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Fewer Winnipeggers are being treated for fentanyl overdoses compared to 2017

Winnipeg paramedics are responding to fewer fentanyl overdoses this year compared to 2017. But as Global's Nikki Jhutti explains the concern over the dangerous drug is far from over.

According to Winnipeg Fire Paramedic Service, fewer people are being treated for fentanyl overdoses this year compared to 2017.

So far in 2018, 224 people have been treated with naloxone, compared to 371 patients during the same period last year.

Naloxone is a synthetic drug which acts as an antidote for opioid overdoses.

READ MORE: New app teaches proper use of Naloxone

“[Naloxone] basically kicks that opioid off that receptor site in your brain.  It allows that receptor site to start functioning again. In theory, the patient should start breathing.”

“It’s very important that the community knows Naloxone is a great drug, but it’s not a wonder drug. It does not work for everybody,” Corey Guest, Paramedic Public Education Coordinator, explained.

Guest said there could be a few reasons why the numbers appear to be trending down in 2018, including the availability of fentanyl on the streets. He said the street drug scene can be very cyclical, which means the drugs people are chasing may not be available.

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READ MORE: Police raid in River Heights nets meth, fentanyl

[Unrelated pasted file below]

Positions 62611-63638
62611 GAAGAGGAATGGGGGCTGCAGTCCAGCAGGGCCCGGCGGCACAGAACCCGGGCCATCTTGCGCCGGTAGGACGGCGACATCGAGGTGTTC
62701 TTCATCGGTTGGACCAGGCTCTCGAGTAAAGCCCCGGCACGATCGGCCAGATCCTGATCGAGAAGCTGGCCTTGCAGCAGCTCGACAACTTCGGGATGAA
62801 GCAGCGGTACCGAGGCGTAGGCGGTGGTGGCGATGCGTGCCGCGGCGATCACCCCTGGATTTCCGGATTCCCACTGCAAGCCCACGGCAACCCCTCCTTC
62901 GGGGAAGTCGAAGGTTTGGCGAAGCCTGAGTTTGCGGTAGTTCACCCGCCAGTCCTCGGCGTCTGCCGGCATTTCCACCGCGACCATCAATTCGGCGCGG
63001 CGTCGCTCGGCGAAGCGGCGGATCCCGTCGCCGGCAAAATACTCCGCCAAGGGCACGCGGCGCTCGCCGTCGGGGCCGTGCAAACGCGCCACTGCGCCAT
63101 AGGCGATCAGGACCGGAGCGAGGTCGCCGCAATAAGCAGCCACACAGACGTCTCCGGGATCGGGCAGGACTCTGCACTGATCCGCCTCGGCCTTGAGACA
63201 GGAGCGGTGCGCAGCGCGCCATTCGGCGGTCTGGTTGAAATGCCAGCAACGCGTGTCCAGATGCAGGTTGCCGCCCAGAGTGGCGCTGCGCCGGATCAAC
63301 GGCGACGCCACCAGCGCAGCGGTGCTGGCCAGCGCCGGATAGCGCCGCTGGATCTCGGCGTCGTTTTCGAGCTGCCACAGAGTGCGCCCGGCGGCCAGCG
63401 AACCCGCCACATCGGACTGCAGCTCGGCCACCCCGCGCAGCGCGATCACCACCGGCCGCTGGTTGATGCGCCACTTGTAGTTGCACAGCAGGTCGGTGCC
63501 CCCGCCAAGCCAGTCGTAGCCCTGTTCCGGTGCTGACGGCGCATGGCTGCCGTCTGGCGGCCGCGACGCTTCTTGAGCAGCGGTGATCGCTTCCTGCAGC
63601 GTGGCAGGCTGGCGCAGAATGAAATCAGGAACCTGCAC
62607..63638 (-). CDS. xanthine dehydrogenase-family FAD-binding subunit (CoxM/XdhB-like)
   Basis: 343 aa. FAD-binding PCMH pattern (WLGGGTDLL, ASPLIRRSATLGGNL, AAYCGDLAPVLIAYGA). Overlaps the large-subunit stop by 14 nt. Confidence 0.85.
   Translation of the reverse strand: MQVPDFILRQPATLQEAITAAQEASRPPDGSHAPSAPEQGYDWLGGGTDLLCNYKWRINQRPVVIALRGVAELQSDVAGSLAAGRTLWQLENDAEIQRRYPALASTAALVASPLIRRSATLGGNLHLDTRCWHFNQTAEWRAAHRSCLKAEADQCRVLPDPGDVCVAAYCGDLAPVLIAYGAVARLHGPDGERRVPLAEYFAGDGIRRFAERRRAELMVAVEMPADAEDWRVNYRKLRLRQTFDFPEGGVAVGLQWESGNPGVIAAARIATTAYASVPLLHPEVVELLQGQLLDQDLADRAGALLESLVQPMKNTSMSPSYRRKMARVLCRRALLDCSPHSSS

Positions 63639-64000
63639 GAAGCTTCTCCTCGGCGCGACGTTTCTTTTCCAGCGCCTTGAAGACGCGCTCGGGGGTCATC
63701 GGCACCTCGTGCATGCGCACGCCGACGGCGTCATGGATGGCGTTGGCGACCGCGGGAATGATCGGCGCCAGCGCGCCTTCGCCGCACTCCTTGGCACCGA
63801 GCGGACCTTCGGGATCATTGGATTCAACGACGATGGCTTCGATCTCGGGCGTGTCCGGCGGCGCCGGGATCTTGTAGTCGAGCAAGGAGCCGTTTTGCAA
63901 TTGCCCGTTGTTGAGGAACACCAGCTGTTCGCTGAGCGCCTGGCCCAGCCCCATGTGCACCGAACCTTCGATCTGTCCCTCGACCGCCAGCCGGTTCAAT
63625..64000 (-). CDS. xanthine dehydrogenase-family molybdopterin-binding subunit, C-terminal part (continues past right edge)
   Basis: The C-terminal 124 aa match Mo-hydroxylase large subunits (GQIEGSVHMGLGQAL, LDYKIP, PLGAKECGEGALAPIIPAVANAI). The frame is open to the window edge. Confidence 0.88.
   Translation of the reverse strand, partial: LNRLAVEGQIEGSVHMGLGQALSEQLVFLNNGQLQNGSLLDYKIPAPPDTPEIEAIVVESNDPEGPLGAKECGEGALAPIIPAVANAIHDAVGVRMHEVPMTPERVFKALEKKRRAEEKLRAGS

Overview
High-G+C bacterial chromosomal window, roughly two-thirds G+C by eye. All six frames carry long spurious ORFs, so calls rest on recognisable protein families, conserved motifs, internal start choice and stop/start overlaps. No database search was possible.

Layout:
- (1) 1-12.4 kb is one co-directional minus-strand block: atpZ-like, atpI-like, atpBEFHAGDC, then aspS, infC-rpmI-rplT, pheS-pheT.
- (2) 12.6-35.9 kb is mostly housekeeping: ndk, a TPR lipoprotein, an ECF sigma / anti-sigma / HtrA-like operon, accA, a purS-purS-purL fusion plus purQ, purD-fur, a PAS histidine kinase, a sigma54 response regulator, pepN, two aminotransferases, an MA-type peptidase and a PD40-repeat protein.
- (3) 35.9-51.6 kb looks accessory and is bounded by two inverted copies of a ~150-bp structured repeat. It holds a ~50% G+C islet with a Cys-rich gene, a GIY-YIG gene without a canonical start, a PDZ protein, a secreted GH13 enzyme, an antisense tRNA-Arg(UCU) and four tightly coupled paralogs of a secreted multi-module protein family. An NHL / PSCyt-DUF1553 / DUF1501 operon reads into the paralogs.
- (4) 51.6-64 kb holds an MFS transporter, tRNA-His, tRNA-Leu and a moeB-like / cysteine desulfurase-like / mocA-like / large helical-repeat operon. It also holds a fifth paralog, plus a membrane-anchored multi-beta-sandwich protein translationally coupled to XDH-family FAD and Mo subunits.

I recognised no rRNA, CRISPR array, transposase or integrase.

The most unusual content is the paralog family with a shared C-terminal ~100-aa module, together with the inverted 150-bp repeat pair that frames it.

Guest also said the fact that people can gain access to their own naloxone kits may be factor in why the numbers are down.

Then there’s the educational component: since 2016, Guest has made more than 300 presentations to youth, parent and community groups about the dangers of fentanyl and other drugs.

“There are a lot of community groups that are providing the educational content,” he said. “I like to think the prevention and harm reduction strategies that we’re implementing are making a difference.”

Guest said the numbers are encouraging, but they don’t tell the whole story.  They don’t include people going to hospitals for treatment, or self treating.

“A lot of people have already passed away from these drugs so I think we have to be sensitive to what’s happened in the past and quite frankly what’s going to keep happening.”

In all of 2017, Winnipeg Fire Paramedic Service treated 732 people with naloxone.

 

 

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